These TikToks are a playful take on the harsh reality of game development


Leslee Sullivant curiously approaches the camera. Her hair is pulled back in a ponytail and she is dressed in an olive green knot against a bar backdrop. “Are you one of the new employees?” she asks. “Oh, you are the intern!” She offers to secretly give you a drink if she finds out you are a minor and asks about your boyfriend. You’re not like her wife, she says. The woman doesn’t really understand the whole game. “If you are looking for a mentor, I am your husband”, she concludes. The caption to the TikTok video is ‘grooming’.

The gaming industry struggles with #MeToo-esque calculations every few months, and Sullivant’s video is a perfect portrayal of one of the many insidious ways those issues arise. On TikTok and Twitter, where she later shared the video, people can relate.

As one woman put it, “raise your hand if you’ve met this person.”

Sullivant’s TikToks are more than just a way to pass the time – they’re little renditions of digital activism and education. ‘I always try to find a way to make it [the industry] better, ”she says The edge, referring to stories of abuse and harassment endemic to the field. ‘I don’t know how to fix it. In the past, I have only raised issues internally in order to be punished for it. I’ve written an article about my time in games, and it’s not going to move the needle. It’s really hard for one person to do anything about it. Besides raising money to start my own studio, what’s what? Impact on 10 people in 10 years?

“I am desperate to change the industry for the better. This seemed like one of the ways it could possibly be far-reaching and impressive. ”

Through TikTok, Sullivant, a producer with a long career in games, has the chance to reach new audiences she would never find through other platforms. It takes less effort than a YouTube video, allowing her to edit in-app and get her point across in less than a minute. The app’s algorithm brings videos to users in a more organic way than a place like Twitter, where Sullivant will repost her content to her followers. And TikTok’s playfulness makes it easier to address these issues in a direct, albeit ironic, way.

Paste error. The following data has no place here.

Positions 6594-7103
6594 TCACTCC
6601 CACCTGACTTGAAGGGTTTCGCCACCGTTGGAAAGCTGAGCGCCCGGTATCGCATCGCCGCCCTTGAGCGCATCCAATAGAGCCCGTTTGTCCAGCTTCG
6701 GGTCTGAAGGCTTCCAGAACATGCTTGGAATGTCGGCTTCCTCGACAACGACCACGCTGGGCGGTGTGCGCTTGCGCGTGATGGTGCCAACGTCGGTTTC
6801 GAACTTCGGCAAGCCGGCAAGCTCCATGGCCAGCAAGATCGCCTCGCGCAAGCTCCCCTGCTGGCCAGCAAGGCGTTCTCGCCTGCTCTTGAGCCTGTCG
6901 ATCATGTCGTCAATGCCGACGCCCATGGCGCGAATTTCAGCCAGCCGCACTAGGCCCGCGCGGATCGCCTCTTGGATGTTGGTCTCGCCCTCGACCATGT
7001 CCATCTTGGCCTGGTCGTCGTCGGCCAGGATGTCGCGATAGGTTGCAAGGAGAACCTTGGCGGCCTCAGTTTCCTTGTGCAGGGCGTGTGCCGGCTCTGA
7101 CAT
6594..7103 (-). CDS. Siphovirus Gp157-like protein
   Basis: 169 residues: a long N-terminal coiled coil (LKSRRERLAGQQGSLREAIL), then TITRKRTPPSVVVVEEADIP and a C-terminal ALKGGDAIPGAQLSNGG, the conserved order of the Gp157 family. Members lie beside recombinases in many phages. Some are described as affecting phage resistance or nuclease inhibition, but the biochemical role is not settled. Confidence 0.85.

In one video, Sullivant plays a pair of writers who are interrupted by a director with terrible advice and impossible standards. In another, she conducts performance reviews on two employees, Todd and Amy. Todd gets high marks and feedback. Amy not so much: “She says here you have a huge bi …” The video drops.

“I think a lot of these things are happening and there aren’t many good opportunities to talk about them,” Sullivant said. “I think a lot of these discussions are discouraged, or they should be conducted in secret.” That can make it difficult for people to say anything at all, let alone find each other for support.

“Many of these videos talk about stakeholders or rulers,” she says. “God forbid you bring that up at work, otherwise you’ll run into things like that. I hope this is an outlet for that kind of emotion and validation. ”

Sullivant’s early TikToks are fashion-oriented – they were a motivation for her to get dressed, even when working from home in a pandemic – but she was interested in making videos about the millennium’s work culture. It just took a little courage to put her face on the camera. “I want to do something that really reflects my actual work experience and the way I enjoy interacting with my experiences in games, and that’s by poking fun at things that happen in game development,” she says.

She strives for “self-deprecation and also tries to highlight the weird issues” that come with a career in game development. And while she says some of her content does have some inside baseball talk, it’s still accessible to someone who doesn’t work in the industry – and maybe even recognizable to someone who doesn’t. “People don’t need to be aware of how the gaming industry works to understand the impact of what’s being explored in those videos,” Sullivant said.

Her videos are not based on any specific experience, she says, but rather a kind of conglomerate from her eleven years in development. “At first I was very scared, and I always feel that regret right after publishing a video,” she says. “Is this the one kidding me?” Her goal is not to discuss players or the gaming community, but to keep it within her industry and what her peers – or future colleagues – experience. “The amount of people who said, ‘Oh, I didn’t realize this was a problem’, or even the more experienced game developers who said, ‘I can absolutely see it now, but I didn’t when I was in my twenties and I want other young people to see this, ”was an eye-opener,” says Sullivant.

“We can do a little education and hopefully improve things for the better.”